8 Tips to Keeping Your Aging Parents Happy in a Nursing Home

Moving into a nursing home is a huge transition, not just for your elderly loved one but also for the whole family. Many older people are reluctant to move into a home and will resist the change stubbornly. Here are eight tips to help your loved one get and stay happy in a nursing home:

8 Tips to Keeping Your Aging Parents Happy in a Nursing Home

Make the transition easy.

A stressful transition into a nursing home will color your loved one’s opinion of it in a bad way right out of the gate. Do everything you can to make the transition easy on them, from sorting through their mens adaptive clothing to moving their remaining belongings. Give yourself more time than you need. Moving into a nursing home is a huge life change and difficulties are bound to come up, whether they are emotional or logistical. Volunteer as much as you can, get the rest of the family to help, and hire professionals if you need to. The smoother the transition for your loved one goes, the more they will be primed to have a positive opinion of the nursing home.

Visit as often as possible.

There’s simply no replacement for an in-person visit, so try to make them happen as often as possible. Your visits don’t need to belong or be involved. In fact, many elderly people don’t have a lot of stamina and aren’t up for long visits or lots of activities at once. They are often perfectly happy to sit down and have a calm chat with you for half an hour and then wrap it up. Try to time your visits for when their energy and mood are up, which is usually in the morning for most older adults. They get tired and cranky later in the day, which can make the visit unpleasant for both of you.

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Stay in touch with them.

While they’re no replacement for visiting in person, phone calls, video calls, and even snail mail are great ways to let your loved one know that you are thinking of them in-between visits. Every person’s level of tech-savviness differs, so tailor your communication to their comfort level and be prepared to offer tech support if needed. For instance, many elderly people love phone calls, but some of them may struggle with video calls, especially if there is no one on hand to help them navigate their smartphones. Try to keep your communications as upbeat and stress-free as possible.

Get the whole family on board.

One of the elderly loved ones’ biggest fears of moving into a nursing home is often losing contact with the rest of the family. Get your siblings and their kids to reach out to your loved ones as often as possible and schedule frequent visits to see them in person. Make it a point to keep your elderly loved one up to date on family gatherings by sharing videos and photos of the events after the fact. If they are tech-savvy enough, you can even give them a video call while the event is happening so that they feel included even though they aren’t there in person.

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Encourage their participation.

At first, your loved one may resist making social connections or participating in activities in order to protest being put in a home. When you can, gently encourage them to get involved in their favorite activities, which will help them realize the full benefits of the nursing home. Don’t push them too hard, though, or your efforts might backfire. You know your loved ones best, so use your judgment when encouraging them to get involved.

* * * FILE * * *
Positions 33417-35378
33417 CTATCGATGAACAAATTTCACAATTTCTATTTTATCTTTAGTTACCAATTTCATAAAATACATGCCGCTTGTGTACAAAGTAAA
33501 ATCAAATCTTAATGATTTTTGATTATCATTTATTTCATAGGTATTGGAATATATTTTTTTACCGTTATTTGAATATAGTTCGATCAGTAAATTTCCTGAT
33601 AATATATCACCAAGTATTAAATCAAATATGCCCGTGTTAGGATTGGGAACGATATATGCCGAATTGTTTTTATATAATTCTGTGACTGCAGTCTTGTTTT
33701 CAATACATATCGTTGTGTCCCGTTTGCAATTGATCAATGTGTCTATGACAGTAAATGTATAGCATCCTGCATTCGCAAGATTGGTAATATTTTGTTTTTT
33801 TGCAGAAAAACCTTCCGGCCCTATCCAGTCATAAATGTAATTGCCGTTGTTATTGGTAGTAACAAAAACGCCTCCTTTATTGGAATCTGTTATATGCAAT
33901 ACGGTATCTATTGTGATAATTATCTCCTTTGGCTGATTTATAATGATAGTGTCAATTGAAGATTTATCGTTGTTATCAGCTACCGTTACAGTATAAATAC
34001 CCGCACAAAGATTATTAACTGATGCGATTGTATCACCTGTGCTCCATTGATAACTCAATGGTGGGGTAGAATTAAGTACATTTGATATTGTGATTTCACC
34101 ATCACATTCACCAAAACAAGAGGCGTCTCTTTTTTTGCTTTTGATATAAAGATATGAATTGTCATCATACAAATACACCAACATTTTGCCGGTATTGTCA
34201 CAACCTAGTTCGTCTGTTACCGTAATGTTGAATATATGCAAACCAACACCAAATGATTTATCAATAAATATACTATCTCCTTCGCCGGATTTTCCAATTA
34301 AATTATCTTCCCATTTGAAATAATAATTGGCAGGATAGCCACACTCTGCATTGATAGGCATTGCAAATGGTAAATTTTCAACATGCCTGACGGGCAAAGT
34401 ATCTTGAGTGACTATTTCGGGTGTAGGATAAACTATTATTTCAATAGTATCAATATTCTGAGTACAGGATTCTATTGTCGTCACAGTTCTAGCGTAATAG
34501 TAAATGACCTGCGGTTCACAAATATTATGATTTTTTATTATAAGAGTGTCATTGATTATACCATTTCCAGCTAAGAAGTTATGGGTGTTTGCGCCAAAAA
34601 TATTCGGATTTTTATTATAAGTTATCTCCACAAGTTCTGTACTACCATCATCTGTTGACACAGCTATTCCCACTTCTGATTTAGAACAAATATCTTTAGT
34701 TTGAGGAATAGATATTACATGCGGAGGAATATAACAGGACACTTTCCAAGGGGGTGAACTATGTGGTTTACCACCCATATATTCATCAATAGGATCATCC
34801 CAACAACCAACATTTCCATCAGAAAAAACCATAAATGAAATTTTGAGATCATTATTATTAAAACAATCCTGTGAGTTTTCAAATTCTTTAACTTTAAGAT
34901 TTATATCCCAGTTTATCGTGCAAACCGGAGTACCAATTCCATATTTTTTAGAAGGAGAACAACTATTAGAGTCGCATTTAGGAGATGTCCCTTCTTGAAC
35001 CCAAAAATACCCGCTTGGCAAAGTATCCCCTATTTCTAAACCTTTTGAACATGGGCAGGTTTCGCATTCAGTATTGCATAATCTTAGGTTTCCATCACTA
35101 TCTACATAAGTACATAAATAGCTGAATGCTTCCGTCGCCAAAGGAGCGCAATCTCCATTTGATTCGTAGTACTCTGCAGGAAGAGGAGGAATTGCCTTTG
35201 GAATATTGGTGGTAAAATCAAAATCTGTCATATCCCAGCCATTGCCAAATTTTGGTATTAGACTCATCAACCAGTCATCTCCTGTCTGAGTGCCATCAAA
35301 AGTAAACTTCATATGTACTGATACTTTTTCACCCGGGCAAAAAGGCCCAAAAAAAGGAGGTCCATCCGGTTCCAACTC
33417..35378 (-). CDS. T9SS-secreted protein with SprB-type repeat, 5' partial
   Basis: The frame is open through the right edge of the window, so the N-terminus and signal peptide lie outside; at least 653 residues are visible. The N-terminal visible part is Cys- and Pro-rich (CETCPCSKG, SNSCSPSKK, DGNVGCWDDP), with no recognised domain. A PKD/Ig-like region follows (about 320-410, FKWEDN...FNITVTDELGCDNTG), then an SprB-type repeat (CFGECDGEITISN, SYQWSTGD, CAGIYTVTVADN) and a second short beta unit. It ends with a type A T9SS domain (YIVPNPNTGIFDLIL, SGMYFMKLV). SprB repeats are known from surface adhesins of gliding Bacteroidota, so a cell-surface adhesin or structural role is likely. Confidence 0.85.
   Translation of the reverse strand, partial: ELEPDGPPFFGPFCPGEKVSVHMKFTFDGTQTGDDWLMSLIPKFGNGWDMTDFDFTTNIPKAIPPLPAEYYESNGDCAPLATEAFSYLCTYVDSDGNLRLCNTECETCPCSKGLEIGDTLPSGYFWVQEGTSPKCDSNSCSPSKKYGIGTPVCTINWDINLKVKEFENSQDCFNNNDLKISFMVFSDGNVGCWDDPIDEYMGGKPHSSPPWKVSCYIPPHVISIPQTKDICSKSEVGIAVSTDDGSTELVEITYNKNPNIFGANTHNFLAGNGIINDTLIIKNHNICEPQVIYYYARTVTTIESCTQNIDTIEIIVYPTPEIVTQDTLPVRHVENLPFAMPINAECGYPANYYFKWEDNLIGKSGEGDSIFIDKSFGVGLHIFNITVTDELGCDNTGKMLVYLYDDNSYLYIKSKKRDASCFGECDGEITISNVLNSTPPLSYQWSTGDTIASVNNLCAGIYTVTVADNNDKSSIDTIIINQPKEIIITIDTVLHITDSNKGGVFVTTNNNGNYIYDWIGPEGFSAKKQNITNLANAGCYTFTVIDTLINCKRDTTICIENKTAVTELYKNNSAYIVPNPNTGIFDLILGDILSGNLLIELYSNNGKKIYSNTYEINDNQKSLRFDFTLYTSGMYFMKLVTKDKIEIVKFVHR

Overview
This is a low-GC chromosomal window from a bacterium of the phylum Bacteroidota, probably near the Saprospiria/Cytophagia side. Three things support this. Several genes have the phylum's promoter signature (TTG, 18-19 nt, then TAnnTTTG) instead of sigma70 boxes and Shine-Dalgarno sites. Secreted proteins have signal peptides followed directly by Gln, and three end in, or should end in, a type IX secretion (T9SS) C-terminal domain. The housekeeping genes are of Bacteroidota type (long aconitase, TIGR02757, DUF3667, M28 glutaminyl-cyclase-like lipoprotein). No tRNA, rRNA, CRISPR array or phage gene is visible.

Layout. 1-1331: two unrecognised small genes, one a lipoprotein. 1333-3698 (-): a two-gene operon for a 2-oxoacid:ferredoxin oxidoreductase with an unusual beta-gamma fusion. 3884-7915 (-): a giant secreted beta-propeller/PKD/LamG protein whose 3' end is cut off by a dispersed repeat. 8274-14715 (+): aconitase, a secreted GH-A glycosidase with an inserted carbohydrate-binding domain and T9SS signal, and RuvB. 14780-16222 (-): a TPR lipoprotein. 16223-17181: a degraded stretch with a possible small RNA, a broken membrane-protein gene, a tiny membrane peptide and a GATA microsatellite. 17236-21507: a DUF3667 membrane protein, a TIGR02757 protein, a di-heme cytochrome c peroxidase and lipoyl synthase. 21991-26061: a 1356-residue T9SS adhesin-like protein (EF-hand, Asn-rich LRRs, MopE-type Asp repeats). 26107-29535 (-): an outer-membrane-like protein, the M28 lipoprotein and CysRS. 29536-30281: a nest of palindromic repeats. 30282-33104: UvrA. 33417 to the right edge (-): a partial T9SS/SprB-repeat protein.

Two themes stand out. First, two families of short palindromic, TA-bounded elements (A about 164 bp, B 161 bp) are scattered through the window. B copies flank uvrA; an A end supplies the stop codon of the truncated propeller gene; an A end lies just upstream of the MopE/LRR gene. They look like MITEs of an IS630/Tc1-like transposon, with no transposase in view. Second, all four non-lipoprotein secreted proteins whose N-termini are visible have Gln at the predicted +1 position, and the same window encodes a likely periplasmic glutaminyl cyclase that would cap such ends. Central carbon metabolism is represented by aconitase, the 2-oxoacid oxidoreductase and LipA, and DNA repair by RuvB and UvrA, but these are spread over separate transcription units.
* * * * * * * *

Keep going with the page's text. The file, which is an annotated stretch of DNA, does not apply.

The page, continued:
Send them gifts.

Nothing cheers people up like getting something fun in the mail. Sending your loved ones small gifts in-between visits, even if it’s just something small like a bookmark or a new adult bib, will let them know that you haven’t forgotten them. They are sure to appreciate gifts from the world outside the nursing home, such as spices from their favorite restaurant or a card painted by their favorite local artist. Just keep in mind space constraints. Since most nursing rooms don’t have lots of storage, smaller gifts or consumables are a better bet.

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Focus on the positives.

Whenever you talk or visit with your loved one, you may find them giving a laundry list of everything they hate about the new nursing home, from the temperature of the nursing home to the way the laundry staff folds their adaptive clothing for women. When this happens, try to re-focus them on the positives, even if it’s something small. For example, maybe the nursing home offers a class on one of their favorite hobbies, or the cafeteria offers their favorite cuisine one night a week. Gently nudging them to consider the positives will help stop them from dwelling on whatever they don’t like about their new living scenario (and there will probably be a lot they don’t like in the beginning).

Listen to your loved one.

That being said, sometimes your loved one’s complaints will be rooted in genuine issues at the nursing home. Eldercare neglect and abuse are real, and no matter how carefully you vet the nursing home, they might hire a bad actor who negatively affects your parents’ care. Know the signs of elder neglect and abuse and listen to your loved ones for signs that they are being mistreated. Don’t outright dismiss their complaints, even if they are cranky. Follow up independently to either confirm them or determine that they really are rooted in grumbling.

Follow these tips to help your loved one acclimate to a nursing home and start enjoying this new phase of their life.